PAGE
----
# Algebraic QFT has some way to deal with Haag's theorem and the interaction picture?

In Quantum Field Theory one often needs to compute the $n$-point correlation functions $\omega_n(x_1,\dots,x_n)$ which are traditionally given as vacuum expectation values

$$\omega_n(x_1,\dots,x_n) = \langle \Omega | T\{\phi(x_1)\cdots\phi(x_n)\}|\Omega\rangle.$$

In order to do this there are, as far as I know, two main approaches with two main issues which actually invalidate these two approaches mathematically:

1. The first approach is work out a relation between the interacting fields $\phi(x)$, the vacuum $|\Omega\rangle$ and their free theory counterparts $\phi_0(x)$ and $|0\rangle$. This is achieved by switching to the interaction picture. The issue here is: Haag's theorem states that this cannot be done - the unitary transformation that leads to the interaction picture doesn't exist.

2. The second approach is to derive the Schwinger-Dyson equation. This is done in Matthew Schwartz book. This doesn't use the interaction picture, but still makes a false assumption: it assumes the canonical commutation relations are obeyed for the interacting fields, which as far as I know isn't true.

Now, Algebraic Quantum Field Theory seems a nice approach to QFT. In this article Robert Wald gives an introduction to the topic, and it seems at first that those problems aren't there at all.

My question here is: concerning the issue with the interaction picture and Haag's theorem, or the Schwinger-Dyson equation counterpart based on the canonical commutation relation, Algebraic Quantum Field Theory gives any workaround to deal with $n$-point functions rigorously?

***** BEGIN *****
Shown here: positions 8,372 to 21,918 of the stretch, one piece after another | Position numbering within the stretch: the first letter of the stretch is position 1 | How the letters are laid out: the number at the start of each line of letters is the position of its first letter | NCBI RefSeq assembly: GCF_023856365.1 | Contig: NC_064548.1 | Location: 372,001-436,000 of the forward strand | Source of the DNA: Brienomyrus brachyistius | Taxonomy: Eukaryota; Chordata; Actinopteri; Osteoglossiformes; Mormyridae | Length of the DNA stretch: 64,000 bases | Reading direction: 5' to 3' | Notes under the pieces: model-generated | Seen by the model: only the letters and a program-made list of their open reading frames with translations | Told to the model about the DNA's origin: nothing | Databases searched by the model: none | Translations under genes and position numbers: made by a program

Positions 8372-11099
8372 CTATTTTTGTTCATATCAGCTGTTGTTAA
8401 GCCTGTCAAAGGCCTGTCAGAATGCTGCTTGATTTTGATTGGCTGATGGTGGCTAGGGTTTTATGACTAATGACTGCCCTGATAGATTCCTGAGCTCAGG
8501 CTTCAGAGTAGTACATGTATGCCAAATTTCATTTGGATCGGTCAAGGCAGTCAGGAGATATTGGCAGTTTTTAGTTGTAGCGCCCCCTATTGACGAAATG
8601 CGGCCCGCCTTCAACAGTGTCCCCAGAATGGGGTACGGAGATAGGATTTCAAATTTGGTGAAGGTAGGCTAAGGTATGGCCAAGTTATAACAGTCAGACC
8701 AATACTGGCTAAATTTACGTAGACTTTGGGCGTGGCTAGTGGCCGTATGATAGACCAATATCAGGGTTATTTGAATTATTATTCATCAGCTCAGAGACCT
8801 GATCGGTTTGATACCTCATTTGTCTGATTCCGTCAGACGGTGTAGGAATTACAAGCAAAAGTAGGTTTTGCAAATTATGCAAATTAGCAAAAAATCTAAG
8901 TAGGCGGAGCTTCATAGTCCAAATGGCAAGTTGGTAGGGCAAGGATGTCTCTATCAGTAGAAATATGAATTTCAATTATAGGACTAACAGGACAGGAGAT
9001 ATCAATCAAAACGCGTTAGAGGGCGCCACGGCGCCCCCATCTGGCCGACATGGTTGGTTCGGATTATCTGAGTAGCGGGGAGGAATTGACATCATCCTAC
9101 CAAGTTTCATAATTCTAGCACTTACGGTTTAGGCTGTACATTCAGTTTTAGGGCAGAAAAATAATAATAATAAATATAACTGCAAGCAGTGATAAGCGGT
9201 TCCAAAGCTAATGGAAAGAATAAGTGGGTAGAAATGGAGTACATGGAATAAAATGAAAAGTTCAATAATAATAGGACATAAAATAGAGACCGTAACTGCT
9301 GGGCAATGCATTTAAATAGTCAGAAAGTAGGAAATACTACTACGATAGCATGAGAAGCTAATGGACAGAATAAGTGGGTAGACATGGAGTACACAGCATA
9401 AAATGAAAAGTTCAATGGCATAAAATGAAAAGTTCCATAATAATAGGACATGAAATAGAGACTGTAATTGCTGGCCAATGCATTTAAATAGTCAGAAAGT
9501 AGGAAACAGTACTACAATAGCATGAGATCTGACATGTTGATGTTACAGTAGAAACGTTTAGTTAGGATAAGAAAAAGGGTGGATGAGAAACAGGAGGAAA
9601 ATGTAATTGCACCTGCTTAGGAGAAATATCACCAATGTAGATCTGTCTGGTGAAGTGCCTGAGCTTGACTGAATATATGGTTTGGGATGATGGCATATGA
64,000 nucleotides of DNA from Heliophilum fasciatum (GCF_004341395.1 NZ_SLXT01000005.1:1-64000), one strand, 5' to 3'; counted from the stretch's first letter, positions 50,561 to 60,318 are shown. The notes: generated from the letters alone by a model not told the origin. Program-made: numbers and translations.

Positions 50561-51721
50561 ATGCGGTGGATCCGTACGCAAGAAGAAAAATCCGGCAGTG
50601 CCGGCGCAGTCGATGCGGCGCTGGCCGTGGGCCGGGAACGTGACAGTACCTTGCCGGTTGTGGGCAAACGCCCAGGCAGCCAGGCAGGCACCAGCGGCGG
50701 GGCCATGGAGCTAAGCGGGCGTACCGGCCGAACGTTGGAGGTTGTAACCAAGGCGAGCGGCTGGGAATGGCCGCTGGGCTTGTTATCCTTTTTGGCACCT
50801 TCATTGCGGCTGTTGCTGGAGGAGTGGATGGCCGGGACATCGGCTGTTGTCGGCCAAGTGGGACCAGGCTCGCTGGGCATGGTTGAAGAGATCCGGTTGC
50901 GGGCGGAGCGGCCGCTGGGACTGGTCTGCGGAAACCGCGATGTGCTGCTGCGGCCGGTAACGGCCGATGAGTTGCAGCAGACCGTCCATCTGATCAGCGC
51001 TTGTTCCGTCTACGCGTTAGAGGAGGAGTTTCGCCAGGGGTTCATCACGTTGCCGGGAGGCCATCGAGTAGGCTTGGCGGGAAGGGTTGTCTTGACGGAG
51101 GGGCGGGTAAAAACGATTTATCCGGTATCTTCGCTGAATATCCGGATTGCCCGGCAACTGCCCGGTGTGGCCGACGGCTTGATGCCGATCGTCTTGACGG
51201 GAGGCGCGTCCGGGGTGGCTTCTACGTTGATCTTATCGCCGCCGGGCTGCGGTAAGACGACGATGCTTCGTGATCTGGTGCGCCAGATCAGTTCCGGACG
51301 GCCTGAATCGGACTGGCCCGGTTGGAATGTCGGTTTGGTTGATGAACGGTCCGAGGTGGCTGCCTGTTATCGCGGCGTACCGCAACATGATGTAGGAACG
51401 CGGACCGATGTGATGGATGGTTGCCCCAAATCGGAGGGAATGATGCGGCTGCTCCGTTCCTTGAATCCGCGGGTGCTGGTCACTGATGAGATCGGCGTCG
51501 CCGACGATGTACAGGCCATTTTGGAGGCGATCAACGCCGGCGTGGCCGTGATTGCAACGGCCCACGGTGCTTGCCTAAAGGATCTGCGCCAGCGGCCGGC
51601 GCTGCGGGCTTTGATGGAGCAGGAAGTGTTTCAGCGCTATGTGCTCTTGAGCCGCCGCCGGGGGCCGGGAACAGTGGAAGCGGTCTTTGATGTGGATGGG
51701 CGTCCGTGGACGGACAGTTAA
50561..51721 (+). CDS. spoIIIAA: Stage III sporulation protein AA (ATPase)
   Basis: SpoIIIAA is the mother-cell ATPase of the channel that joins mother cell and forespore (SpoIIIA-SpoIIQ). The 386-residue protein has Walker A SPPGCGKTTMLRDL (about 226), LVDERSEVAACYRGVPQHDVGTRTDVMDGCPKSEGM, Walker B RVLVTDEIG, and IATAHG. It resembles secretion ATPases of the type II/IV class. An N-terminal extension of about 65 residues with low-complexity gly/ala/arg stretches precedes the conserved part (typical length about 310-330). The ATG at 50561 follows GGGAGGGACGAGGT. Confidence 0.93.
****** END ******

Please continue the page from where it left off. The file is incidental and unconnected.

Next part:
Does AQFT allow to relate the $n$-point functions to the perturbative expansion in terms of the free fields pictured as Feynman diagrams in a rigorous way? Or it gives an entirely different way to compute the $n$-point functions?

What AQFT actually solves in this matter?

• (2.) is kinda wrong: the problem with the DS approach is not about the CCR (which are fine for interacting fields), but about the fact that the DS equations are derived from the equations of motion for the fields, which are themselves ill-defined (for the usual reason: they include products of distributions). – AccidentalFourierTransform May 7 '17 at 7:51
• @AccidentalFourierTransform actually one of the books I was reading (Quantum Field Theory and the Standard Model by Schwartz) uses this approach before the interaction picture one. I've read his derivation in order to find out where is the non-rigorous assumption, and my only guess was the CCR (which he says is valid because at any fixed time the Hilbert space for the interacting system is the same as the one for the free system). On the other hand, Robert Wald seems to solve the distribution product issue in the article I linked (page 39). There probably is a catch I didn't notice though – user1620696 May 7 '17 at 15:45

Algebraic quantum field theory (AQFT) "deals" with the interaction picture only insofar that its axioms are strong enough to not need the notion of interaction picture to formally define a QFT.

The first problem is that almost no actual four-dimensional interacting QFT we have is known to have a formalization as an AQFT, be it in the sense of Haag-Kastler or in the sense of Wightman.